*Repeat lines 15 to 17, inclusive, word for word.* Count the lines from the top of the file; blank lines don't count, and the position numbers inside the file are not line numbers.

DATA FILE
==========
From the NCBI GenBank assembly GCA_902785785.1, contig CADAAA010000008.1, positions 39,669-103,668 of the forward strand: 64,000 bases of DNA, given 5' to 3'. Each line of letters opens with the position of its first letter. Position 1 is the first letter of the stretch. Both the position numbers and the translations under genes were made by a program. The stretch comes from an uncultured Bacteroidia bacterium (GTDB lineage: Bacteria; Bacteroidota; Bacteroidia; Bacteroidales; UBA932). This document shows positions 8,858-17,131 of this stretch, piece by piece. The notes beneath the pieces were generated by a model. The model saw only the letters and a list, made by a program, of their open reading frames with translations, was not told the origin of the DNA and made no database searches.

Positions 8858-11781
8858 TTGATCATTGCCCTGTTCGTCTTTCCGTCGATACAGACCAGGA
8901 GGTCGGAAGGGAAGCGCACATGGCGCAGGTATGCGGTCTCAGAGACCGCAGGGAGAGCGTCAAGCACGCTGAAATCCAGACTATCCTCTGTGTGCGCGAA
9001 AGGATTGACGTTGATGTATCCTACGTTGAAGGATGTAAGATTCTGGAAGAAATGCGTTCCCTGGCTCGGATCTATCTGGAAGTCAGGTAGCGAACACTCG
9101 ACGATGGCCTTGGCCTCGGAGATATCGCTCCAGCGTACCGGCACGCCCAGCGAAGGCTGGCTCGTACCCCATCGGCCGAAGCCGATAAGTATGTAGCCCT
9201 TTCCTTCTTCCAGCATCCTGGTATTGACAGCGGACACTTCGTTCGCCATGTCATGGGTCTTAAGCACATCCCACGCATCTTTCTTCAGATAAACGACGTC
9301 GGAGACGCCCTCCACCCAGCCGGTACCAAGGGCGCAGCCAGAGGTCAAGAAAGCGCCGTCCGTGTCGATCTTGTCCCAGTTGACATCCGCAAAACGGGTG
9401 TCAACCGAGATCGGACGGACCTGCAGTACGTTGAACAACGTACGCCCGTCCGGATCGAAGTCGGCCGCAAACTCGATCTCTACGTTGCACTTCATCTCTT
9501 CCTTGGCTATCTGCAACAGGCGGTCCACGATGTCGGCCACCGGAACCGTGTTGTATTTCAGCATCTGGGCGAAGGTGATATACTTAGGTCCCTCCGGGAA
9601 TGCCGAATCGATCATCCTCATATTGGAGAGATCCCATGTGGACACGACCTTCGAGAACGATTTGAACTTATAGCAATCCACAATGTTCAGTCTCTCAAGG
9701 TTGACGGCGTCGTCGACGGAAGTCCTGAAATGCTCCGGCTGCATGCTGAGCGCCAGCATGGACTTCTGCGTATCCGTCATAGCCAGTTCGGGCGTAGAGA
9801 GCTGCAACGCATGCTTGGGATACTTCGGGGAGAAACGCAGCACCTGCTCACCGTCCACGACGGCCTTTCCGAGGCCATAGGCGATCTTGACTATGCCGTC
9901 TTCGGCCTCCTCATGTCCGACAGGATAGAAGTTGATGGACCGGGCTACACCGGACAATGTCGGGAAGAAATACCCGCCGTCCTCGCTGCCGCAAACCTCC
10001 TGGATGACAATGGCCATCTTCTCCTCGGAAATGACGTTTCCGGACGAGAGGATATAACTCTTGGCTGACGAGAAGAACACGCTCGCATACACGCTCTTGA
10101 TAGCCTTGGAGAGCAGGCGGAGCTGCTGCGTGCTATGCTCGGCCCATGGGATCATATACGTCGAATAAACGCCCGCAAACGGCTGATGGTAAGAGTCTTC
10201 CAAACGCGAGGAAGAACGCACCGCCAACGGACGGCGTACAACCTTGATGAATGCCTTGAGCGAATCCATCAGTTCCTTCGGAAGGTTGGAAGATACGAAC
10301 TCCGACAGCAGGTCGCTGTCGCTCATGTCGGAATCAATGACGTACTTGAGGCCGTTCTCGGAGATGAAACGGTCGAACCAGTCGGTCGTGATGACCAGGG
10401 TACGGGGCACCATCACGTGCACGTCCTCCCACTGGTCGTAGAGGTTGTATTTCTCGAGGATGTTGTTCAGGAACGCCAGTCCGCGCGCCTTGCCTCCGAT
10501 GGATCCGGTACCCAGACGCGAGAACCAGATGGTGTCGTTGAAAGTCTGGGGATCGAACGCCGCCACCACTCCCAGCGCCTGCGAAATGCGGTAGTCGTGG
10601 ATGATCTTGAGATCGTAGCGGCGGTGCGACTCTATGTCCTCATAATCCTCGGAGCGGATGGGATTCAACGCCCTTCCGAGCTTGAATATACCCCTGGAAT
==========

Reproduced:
10001 TGGATGACAATGGCCATCTTCTCCTCGGAAATGACGTTTCCGGACGAGAGGATATAACTCTTGGCTGACGAGAAGAACACGCTCGCATACACGCTCTTGA
10101 TAGCCTTGGAGAGCAGGCGGAGCTGCTGCGTGCTATGCTCGGCCCATGGGATCATATACGTCGAATAAACGCCCGCAAACGGCTGATGGTAAGAGTCTTC
10201 CAAACGCGAGGAAGAACGCACCGCCAACGGACGGCGTACAACCTTGATGAATGCCTTGAGCGAATCCATCAGTTCCTTCGGAAGGTTGGAAGATACGAAC